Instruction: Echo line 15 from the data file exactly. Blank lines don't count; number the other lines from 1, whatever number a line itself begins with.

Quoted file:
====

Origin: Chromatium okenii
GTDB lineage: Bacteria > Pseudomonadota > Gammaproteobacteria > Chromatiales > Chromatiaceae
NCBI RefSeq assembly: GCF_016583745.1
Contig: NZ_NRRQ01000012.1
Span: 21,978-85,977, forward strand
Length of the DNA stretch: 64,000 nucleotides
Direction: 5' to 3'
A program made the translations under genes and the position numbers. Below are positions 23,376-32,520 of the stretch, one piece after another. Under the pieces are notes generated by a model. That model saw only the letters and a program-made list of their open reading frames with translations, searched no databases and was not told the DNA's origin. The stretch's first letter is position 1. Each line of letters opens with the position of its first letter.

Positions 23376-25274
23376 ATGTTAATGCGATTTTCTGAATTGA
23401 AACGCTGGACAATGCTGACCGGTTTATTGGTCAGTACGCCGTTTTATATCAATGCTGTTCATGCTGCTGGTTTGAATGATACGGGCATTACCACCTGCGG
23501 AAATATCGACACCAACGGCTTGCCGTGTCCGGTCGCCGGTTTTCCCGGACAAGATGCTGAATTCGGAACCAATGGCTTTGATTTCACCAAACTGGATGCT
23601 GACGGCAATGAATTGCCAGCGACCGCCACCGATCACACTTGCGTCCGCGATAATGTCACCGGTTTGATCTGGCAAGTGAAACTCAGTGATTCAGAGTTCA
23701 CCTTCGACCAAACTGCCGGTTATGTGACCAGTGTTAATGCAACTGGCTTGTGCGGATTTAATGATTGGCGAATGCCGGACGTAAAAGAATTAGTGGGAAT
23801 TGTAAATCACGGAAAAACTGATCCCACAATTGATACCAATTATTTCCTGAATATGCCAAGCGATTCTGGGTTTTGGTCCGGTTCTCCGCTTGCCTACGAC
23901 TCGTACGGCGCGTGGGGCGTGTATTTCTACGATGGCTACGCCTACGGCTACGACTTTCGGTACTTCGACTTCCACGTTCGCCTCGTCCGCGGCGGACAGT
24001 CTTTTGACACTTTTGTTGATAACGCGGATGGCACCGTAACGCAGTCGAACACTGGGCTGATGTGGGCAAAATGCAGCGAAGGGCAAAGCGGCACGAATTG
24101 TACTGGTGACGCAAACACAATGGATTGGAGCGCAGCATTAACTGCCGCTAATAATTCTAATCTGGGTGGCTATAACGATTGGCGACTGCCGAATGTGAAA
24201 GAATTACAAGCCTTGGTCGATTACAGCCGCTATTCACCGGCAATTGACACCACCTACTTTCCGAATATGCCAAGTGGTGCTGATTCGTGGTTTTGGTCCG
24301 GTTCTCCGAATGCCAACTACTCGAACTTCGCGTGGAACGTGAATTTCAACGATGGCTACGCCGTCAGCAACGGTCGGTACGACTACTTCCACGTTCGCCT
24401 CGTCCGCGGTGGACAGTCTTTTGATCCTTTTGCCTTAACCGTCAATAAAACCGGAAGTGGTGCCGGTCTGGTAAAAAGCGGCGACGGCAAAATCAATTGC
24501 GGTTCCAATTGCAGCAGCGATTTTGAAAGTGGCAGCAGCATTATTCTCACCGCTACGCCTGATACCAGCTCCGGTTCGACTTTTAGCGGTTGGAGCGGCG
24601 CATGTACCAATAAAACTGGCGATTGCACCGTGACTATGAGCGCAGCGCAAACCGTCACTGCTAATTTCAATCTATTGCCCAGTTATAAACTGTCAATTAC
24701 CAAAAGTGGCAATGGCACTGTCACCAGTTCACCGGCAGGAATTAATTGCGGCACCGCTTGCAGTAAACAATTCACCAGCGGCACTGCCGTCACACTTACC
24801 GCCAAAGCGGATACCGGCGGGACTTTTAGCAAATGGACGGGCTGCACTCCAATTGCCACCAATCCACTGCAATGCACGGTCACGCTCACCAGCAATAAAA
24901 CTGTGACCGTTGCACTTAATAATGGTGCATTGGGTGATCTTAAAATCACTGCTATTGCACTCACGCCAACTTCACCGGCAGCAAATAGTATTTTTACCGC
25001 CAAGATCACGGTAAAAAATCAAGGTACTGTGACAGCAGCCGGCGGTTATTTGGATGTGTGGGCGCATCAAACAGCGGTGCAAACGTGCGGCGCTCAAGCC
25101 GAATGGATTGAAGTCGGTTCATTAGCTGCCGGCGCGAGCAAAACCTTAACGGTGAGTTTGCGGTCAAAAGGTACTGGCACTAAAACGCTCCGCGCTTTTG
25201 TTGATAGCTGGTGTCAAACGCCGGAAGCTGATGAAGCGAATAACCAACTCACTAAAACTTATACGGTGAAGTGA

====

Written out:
23801 TGTAAATCACGGAAAAACTGATCCCACAATTGATACCAATTATTTCCTGAATATGCCAAGCGATTCTGGGTTTTGGTCCGGTTCTCCGCTTGCCTACGAC